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Jul 27, 2010


Rob Leavitt

Thanks James; I hadnt seen the editorial, but just read it now. To be fair, the editorial isnt totally one-sided, and Tom Rodenhauser, the commentator you refer to, said that some thought leadership is intellectual masturbation but some is excellent. (I agree with Tom that the quality of purported thought leadership is indeed rather mixed.) This is why I often blog about how to strengthen thought leadership, in fact. But it is a pretty strange and confused editorial; Im not at all sure what the point is other than being snarky about some of the top consulting firms.

In any case, I absolutely believe that thought leadership marketing can be a powerful and essential marketing approach, and almost advocate investing more in it to my clients. The big consulting firms, for all their foibles, continue to show its impact. At the same time, quality is everything here; just calling something thought leadership (e.g., a warmed-over marketing brochure or superficial white paper) does not make it so.

James Wong

The Economist Magazine wrote in an editorial a couple of weeks ago that said,

"All consulting firms seek to provide what they annoyingly call “thought leadership”."

and then continued to criticize Thought Leadership as "boasting" and quoting another commentator approvingly who equated this kind of marketing to "intellectual masturbation".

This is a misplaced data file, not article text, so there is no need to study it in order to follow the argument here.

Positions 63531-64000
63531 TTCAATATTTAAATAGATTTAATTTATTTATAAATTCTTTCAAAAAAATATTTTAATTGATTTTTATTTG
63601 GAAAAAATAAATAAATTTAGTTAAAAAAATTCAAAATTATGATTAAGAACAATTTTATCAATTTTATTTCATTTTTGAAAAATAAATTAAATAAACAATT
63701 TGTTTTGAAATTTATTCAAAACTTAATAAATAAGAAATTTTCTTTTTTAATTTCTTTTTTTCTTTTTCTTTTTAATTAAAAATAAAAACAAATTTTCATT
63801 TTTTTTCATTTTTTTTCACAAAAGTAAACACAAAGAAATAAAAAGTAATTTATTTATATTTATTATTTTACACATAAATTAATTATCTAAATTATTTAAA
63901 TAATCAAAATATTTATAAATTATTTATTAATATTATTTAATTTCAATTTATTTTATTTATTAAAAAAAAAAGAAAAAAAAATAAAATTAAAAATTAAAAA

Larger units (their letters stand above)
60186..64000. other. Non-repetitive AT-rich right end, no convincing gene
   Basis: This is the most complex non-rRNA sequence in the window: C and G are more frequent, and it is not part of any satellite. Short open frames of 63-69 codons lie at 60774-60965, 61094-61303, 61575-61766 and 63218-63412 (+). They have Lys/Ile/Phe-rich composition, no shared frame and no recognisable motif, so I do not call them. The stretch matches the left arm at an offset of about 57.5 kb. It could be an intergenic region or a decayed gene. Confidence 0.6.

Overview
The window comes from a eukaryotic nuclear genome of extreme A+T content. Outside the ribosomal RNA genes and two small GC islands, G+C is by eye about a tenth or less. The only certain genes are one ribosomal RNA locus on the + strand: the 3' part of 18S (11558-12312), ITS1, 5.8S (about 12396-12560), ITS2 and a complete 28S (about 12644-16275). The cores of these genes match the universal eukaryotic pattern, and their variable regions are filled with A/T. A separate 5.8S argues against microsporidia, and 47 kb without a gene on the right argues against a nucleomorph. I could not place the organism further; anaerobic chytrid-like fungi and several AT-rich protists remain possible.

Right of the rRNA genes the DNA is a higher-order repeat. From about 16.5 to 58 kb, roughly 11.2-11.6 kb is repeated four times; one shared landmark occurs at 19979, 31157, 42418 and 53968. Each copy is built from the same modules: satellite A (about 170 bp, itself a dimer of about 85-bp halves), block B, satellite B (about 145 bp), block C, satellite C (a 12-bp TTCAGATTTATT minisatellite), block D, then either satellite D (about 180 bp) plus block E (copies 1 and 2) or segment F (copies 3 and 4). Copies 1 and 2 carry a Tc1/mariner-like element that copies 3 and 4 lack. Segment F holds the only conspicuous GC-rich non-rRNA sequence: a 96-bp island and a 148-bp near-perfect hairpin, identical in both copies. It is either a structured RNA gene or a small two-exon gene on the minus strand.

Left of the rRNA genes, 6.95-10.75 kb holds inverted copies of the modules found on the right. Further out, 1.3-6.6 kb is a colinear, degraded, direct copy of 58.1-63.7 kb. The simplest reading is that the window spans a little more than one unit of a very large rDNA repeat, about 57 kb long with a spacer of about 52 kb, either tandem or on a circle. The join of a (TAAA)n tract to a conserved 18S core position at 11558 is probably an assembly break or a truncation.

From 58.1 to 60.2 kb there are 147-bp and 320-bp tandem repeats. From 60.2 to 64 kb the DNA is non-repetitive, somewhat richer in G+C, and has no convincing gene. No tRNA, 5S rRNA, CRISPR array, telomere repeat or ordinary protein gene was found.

Apart from disagreeing about this assessment (I am writing a thesis on the Benefits of Thought Leadership) I do not think I am the only one who feels uncomfortable seeing the major consulting firms (and many other companies) using The Economist Intelligence Unit as, I believe, the largest global provider of what it calls unapologetically on its own website "thought leadership" while the same company is mocking the value and name of this kind of marketing in its flag-ship magazine editorial?

A quick search of "The Economist Thought Leadership" on Google will show how passionately a number of people feel about this apparent hypocrisy and also bring you to the original article from The Economist.

I would love to know if Rob agrees that the concept and title of thought leadership as a marketing concept is now flawed as The Economist suggests.



Rob Leavitt

Thanks Craig, much appreciated. I agree with the culture point as well, although I think thats a bit of chicken and egg issue: Does thought leadership culture come first and execution follow, or does successful execution, based largely on the dimension I note, help to drive culture change? Likely some of both!

The Awards wont be announced until November 2 at ITSMAs annual conference, unfortunately, but they usually announce the finalists and provide some info on their programs in early September.

Craig Badings

Rob, hallelujah! I love, love, love this article. Why? Because it goes to the very nub of thought leadership and the critical mistakes companies make when tagging some of their programs as thought leadership programs.

Every point is relevant but in particular I like your first one. Too many marketers think that they are 'doing thought leadership' by putting out a paper here and there. Wrong!

I would add one point. Thought leadership should be part of the culture of an organisation to be truly successful. If it is part of the culture you will inevitably find that points 2-5 follow quite logically and are integrated in the way you suggest.

Can't wait to see the results.

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